Foreign Aid Spending & the US Budget

Created: 05 August, 2012
Updated: 13 October, 2022
2 min read

The United States continues to lead the world in foreign aid assistance. While substantial, less than 1% of the United States’ GDP is designated to foreign aid assistance. In 2010 the United States obligated approximately $38 billion in economic assistance and $15 billion in military assistance, amounting to $53 billion total. 182 countries received $38 billion of U.S. economic assistance.

Out of that total, Afghanistan received $5 billion, more than any other recipient. From 2008-2010 Afghanistan received the most foreign aid assistance from the United States in both obligations and disbursements. According to the World Bank,

97% of Afghanistan’s GDP is reliant on foreign aid. Afghanistan has taken over ‘top US aid recipient’ title from Iraq, which was the top recipient of U.S. foreign aid assistance from 2003-2007. In order to ease the United States’ departure from Afghanistan, the U.S, along with several other countries pledged $16 billion in development aid through 2015 at a conference in Tokyo recently.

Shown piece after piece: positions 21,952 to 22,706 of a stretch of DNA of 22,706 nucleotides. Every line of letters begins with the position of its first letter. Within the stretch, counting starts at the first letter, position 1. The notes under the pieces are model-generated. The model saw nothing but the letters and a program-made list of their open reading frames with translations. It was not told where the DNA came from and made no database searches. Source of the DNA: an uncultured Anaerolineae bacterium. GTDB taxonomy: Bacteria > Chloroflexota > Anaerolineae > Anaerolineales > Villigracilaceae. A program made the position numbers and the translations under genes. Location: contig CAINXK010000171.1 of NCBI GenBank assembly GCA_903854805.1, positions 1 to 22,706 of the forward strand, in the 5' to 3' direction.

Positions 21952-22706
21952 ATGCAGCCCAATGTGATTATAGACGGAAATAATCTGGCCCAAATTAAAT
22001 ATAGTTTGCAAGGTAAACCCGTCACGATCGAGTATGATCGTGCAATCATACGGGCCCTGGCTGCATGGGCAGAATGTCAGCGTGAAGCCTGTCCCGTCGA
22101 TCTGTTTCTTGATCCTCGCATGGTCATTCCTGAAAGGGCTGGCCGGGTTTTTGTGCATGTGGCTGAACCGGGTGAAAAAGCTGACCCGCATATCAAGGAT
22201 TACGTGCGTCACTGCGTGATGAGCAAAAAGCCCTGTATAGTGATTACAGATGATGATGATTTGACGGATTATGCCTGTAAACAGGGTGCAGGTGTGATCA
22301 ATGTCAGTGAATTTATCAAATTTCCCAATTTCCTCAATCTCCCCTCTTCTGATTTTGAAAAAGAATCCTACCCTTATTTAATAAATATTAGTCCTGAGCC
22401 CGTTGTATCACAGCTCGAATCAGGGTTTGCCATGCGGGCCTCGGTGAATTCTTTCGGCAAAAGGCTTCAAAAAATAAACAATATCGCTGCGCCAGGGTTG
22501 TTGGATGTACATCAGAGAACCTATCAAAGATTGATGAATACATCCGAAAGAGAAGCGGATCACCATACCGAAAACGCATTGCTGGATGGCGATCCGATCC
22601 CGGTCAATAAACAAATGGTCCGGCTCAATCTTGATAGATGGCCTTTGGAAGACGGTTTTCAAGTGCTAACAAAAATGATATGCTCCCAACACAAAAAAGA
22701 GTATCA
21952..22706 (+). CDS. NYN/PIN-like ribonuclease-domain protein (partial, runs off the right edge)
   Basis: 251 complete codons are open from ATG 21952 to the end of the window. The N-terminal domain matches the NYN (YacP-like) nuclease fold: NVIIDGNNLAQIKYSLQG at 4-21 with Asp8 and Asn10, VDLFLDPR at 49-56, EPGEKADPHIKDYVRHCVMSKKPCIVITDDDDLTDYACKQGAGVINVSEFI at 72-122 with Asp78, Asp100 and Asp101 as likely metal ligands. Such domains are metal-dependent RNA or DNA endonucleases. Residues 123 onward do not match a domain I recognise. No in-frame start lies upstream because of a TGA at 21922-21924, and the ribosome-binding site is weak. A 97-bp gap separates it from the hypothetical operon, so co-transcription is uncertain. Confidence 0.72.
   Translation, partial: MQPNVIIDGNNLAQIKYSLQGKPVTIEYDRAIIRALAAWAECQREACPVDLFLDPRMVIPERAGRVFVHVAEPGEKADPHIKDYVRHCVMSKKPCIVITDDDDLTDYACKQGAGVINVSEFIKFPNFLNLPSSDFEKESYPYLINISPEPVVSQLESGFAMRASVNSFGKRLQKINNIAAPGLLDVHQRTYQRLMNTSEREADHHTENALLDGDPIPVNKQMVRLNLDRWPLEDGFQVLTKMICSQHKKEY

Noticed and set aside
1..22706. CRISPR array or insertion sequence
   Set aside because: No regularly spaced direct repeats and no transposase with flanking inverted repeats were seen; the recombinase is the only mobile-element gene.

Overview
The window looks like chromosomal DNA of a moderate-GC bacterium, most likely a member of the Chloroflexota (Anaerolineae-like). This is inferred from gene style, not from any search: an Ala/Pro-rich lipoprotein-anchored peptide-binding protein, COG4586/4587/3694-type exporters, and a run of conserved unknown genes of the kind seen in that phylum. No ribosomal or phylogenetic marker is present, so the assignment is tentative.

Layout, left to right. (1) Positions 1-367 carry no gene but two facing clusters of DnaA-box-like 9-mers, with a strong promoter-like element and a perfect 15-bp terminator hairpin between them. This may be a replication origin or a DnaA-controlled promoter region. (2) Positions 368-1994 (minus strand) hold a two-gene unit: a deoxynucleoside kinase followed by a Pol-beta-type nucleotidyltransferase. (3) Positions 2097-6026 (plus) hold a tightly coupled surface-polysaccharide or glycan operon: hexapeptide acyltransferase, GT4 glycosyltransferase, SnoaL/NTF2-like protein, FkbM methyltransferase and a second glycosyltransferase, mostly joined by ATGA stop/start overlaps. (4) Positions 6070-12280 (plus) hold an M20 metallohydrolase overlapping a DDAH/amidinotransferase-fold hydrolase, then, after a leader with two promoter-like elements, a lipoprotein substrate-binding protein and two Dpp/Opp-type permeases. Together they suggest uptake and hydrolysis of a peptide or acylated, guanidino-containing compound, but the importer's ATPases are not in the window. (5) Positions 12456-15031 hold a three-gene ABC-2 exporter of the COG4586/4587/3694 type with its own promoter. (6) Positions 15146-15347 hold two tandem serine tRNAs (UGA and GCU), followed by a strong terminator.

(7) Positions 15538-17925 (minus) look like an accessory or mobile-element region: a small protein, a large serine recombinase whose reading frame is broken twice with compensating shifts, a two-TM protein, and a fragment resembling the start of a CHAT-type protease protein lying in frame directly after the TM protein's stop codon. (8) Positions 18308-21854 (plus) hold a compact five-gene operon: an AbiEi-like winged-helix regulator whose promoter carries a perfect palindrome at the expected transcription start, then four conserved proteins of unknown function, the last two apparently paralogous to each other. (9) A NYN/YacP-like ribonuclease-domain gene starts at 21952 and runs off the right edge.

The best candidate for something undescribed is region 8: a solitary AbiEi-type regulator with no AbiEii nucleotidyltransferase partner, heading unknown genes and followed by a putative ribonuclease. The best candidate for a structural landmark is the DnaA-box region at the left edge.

The United States fiscal year 2013 foreign aid budget is projected to total $56.1 billion. This is an increase compared to the FY2012 foreign aid budget, which amounted to $47 billion. The increase may reflect the new $16 billion the U.S. pledged to Afghanistan through 2015. But what happens after 2015?

Here is a breakdown of the top recipients of United States foreign aid assistance categorized by region based off of 2010 data provided by USAID:

1. Afghanistan – $4.647 billion

2. Pakistan – $1.940 billion

3. Indonesia – $313 million 1. Georgia – $420 million

2. Russia – $379 million

3. Moldova – $308 million 1. Haiti – $1.406 billion

2. Colombia – $678 million

3. Mexico – $622 million

1. Iraq – $1.082 billion

2. West Bank/Gaza – $693 million

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3. Jordan – $463 million 1. Ethiopia – $981 million

2. Sudan – $871 million

3. Kenya – $816 million

Source: USAID Foreign Assistance Database

The purposes of these numbers are contentious depending on what one’s views are on foreign aid. However, the imperative question is, what would happen if the U.S. decided to rescind aid to these major recipients? In just one instance, Sen. Rand Paul has recently threatened to lead the charge on the Hill to cut aid to Pakistan for imprisoning a doctor who helped American forces locate Osama bin Laden.

It is more than clear that recipients benefit heavily from aid and citizens of the recipients have grown to rely and depend on the aid. However the reliance could become dangerous if the U.S. decided to make major budget cuts in the future to foreign aid. Or, if any type of conflict were to occur between the U.S. and a recipient, aid would most likely be rescinded. After all, the U.S. currently faces a major deficit and a number of domestic issues. One can only wonder what the future is for foreign aid.

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